Retailers are looking for an affordable and secure network, but telecom networks—and the business requirements that drive them—are more complex than ever. At the same time, retailers are deploying more applications and need to prioritize data traffic. Sophisticated new WANs are optimized for cost-effectiveness and provide outstanding benefits that go far beyond simple connectivity, according to the panel discussion, “Managing Your New Telecom Network.”
The panel, which featured Ken Brame, CIO of AutoZone; Greg Buzek, founder and president of IHL Consulting Group; and Paul Salzinger, director of business development of New Edge Networks, discussed retail’s new network needs, choosing the right network, planning around new and upcoming applications, and overall, getting the most benefit for your network investment.
“The notion of running a business on a dial-up network connection is ancient,” Salzinger said. “Retailers can do so much more with broadband and we are seeing a shift in the network trends from dial and frame [low speed/dial up] to Net VPN and MPLS, a technology that helps retailers segment the type of traffic to ensure the highest performance.”
Ken Brame, CIO of AutoZone, said the Memphis, Tenn.-based auto-parts chain started to recognize a need for a new network in 2005.
“We started to look around and weigh our options,” Brame said. “RadioShack was one of the first retailers to roll out its stores in DSL environment, and we saw that it was really working for them. We decided to head down that path and tested it in four or five different stores.”
Today, all of AutoZone’s 4,000+ stores are on broadband.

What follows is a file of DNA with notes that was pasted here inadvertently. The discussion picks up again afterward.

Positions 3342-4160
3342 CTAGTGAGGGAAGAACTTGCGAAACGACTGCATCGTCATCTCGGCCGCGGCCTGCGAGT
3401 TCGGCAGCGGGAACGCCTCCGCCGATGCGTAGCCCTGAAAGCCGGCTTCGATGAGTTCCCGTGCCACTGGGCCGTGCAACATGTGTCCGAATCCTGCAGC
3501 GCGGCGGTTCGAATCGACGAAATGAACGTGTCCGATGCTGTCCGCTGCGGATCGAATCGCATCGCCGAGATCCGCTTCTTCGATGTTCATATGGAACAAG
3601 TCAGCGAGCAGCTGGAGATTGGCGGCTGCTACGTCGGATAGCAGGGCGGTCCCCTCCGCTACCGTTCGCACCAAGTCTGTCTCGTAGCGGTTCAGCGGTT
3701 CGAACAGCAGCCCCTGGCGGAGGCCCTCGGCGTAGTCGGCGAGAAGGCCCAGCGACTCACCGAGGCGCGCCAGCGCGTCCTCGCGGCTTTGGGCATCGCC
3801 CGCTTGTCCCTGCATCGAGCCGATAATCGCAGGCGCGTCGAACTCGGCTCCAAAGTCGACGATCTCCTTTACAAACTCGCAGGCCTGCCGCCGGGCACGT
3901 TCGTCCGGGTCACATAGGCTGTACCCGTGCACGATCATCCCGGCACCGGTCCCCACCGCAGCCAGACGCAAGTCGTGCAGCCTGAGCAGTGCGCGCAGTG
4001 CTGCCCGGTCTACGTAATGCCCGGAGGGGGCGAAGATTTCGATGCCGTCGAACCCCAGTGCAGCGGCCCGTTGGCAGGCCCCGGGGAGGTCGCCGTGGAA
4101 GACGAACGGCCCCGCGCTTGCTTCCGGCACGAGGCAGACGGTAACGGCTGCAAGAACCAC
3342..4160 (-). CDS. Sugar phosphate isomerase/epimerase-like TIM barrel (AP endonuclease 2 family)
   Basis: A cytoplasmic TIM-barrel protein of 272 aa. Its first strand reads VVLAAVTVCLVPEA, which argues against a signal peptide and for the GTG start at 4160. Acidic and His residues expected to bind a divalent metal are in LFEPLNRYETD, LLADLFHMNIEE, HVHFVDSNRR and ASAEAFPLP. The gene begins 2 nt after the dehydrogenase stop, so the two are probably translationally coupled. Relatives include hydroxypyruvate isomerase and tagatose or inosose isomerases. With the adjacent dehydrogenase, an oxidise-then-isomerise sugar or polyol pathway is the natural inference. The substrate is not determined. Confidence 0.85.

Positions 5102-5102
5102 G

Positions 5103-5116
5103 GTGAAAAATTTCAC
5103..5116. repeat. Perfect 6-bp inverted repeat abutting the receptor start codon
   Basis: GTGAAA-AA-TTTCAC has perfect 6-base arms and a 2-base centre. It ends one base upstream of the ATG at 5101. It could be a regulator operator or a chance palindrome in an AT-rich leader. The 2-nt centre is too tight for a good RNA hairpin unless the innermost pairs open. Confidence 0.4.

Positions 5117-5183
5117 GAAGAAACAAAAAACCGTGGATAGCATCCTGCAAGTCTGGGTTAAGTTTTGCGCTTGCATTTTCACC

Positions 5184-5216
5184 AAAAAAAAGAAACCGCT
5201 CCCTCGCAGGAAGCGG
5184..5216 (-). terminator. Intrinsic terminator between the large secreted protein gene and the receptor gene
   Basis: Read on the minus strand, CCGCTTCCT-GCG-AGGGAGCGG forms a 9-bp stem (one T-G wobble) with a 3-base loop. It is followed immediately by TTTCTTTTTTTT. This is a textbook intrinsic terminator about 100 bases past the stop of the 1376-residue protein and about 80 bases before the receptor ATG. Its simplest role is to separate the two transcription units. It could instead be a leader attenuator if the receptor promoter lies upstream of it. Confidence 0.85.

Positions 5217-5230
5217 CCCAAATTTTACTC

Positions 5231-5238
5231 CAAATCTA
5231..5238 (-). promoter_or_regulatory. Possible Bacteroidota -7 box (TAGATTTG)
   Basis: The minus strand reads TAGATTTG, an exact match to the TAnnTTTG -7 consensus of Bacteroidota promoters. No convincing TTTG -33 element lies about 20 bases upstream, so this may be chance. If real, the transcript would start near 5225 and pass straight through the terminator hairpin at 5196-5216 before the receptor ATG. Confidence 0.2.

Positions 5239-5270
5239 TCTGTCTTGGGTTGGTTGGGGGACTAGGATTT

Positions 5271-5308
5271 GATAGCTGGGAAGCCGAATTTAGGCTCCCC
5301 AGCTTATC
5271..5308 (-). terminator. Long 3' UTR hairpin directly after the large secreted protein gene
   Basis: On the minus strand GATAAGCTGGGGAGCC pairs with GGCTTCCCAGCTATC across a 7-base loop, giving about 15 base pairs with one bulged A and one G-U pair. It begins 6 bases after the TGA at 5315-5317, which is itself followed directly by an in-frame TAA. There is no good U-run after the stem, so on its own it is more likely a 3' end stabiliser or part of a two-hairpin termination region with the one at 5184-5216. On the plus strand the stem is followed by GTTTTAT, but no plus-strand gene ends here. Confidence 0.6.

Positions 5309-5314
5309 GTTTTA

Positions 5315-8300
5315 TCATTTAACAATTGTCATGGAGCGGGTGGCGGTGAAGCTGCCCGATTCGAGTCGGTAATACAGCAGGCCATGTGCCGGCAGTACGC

About 50% of all retailers are currently running networks in real time. But previously, retailers tried to build access from any connection (from cable to DSL) and didn’t have control over support from multiple vendors. Now, more retailers are switching to a network-based application that better manages and supports latency-sensitive applications through class of service (COS).
It’s critical to have an updated network, as IP devices now penetrate all aspects of retail operations, from self-service kiosks to RFID and music services. Business intelligence also drives competitive advantage, as retailers look toward real-time inventory management, strong workforce management, store traffic monitoring and supply chain management. But one of the key drivers early on involves faster transactions, Salzinger said. Customers don’t want to wait for a dial-up modem with six people in line. It’s important to select a network method to simplify and speed up this process.
Salzinger suggested that retailers pursue a network system with less equipment and less management, all from a single source. He also asked retailers to consider their network design, such as either a hub and spoke (controlled Internet access) compared to a fully meshed system (more real-time access).
It’s critical for retailers to plan ahead and consider what they are using now vs. what may come in the next year, according to Salzinger. Voice over IP (VoIP) and video surveillance, for example, are also a part of it.
Salzinger’s checklist of what retailers should look for when choosing and managing a network is available at